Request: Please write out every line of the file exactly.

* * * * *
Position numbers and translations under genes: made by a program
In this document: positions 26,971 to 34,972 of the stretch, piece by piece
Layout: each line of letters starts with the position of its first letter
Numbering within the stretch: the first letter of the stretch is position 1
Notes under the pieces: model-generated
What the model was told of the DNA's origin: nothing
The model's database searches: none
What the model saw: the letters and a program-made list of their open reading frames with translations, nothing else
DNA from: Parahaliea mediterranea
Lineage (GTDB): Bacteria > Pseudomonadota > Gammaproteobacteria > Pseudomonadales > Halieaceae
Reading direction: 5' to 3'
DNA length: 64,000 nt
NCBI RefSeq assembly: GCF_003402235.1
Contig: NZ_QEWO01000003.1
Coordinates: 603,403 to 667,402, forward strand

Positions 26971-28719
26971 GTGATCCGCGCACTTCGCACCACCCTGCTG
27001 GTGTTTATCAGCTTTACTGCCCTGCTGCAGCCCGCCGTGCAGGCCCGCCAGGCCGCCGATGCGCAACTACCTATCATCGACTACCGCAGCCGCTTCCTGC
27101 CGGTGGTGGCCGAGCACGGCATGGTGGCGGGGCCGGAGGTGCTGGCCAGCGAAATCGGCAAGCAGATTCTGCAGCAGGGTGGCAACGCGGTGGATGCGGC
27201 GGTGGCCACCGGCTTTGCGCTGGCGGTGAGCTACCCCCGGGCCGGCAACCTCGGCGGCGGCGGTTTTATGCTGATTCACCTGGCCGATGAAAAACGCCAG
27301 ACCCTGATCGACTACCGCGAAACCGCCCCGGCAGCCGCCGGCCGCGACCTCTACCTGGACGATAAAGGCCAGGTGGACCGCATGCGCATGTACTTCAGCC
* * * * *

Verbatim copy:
Position numbers and translations under genes: made by a program
In this document: positions 26,971 to 34,972 of the stretch, piece by piece
Layout: each line of letters starts with the position of its first letter
Numbering within the stretch: the first letter of the stretch is position 1
Notes under the pieces: model-generated
What the model was told of the DNA's origin: nothing
The model's database searches: none
What the model saw: the letters and a program-made list of their open reading frames with translations, nothing else
DNA from: Parahaliea mediterranea
Lineage (GTDB): Bacteria > Pseudomonadota > Gammaproteobacteria > Pseudomonadales > Halieaceae
Reading direction: 5' to 3'
DNA length: 64,000 nt
NCBI RefSeq assembly: GCF_003402235.1
Contig: NZ_QEWO01000003.1
Coordinates: 603,403 to 667,402, forward strand

Positions 26971-28719
26971 GTGATCCGCGCACTTCGCACCACCCTGCTG
27001 GTGTTTATCAGCTTTACTGCCCTGCTGCAGCCCGCCGTGCAGGCCCGCCAGGCCGCCGATGCGCAACTACCTATCATCGACTACCGCAGCCGCTTCCTGC
27101 CGGTGGTGGCCGAGCACGGCATGGTGGCGGGGCCGGAGGTGCTGGCCAGCGAAATCGGCAAGCAGATTCTGCAGCAGGGTGGCAACGCGGTGGATGCGGC
27201 GGTGGCCACCGGCTTTGCGCTGGCGGTGAGCTACCCCCGGGCCGGCAACCTCGGCGGCGGCGGTTTTATGCTGATTCACCTGGCCGATGAAAAACGCCAG
27301 ACCCTGATCGACTACCGCGAAACCGCCCCGGCAGCCGCCGGCCGCGACCTCTACCTGGACGATAAAGGCCAGGTGGACCGCATGCGCATGTACTTCAGCC